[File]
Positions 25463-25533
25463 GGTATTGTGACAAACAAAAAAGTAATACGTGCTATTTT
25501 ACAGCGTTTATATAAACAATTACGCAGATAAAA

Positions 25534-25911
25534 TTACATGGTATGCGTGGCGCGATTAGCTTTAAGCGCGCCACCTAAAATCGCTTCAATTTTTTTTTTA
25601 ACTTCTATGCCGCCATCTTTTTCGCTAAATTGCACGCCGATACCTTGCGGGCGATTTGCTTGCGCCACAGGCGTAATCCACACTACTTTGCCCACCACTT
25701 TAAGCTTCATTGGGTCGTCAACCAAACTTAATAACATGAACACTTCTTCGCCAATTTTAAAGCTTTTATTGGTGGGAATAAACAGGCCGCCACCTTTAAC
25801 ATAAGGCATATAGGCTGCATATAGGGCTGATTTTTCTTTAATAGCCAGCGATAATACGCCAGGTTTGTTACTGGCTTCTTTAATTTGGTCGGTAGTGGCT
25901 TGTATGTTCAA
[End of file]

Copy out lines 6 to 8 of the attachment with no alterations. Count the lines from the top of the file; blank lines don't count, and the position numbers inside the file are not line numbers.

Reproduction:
25601 ACTTCTATGCCGCCATCTTTTTCGCTAAATTGCACGCCGATACCTTGCGGGCGATTTGCTTGCGCCACAGGCGTAATCCACACTACTTTGCCCACCACTT
25701 TAAGCTTCATTGGGTCGTCAACCAAACTTAATAACATGAACACTTCTTCGCCAATTTTAAAGCTTTTATTGGTGGGAATAAACAGGCCGCCACCTTTAAC
25801 ATAAGGCATATAGGCTGCATATAGGGCTGATTTTTCTTTAATAGCCAGCGATAATACGCCAGGTTTGTTACTGGCTTCTTTAATTTGGTCGGTAGTGGCT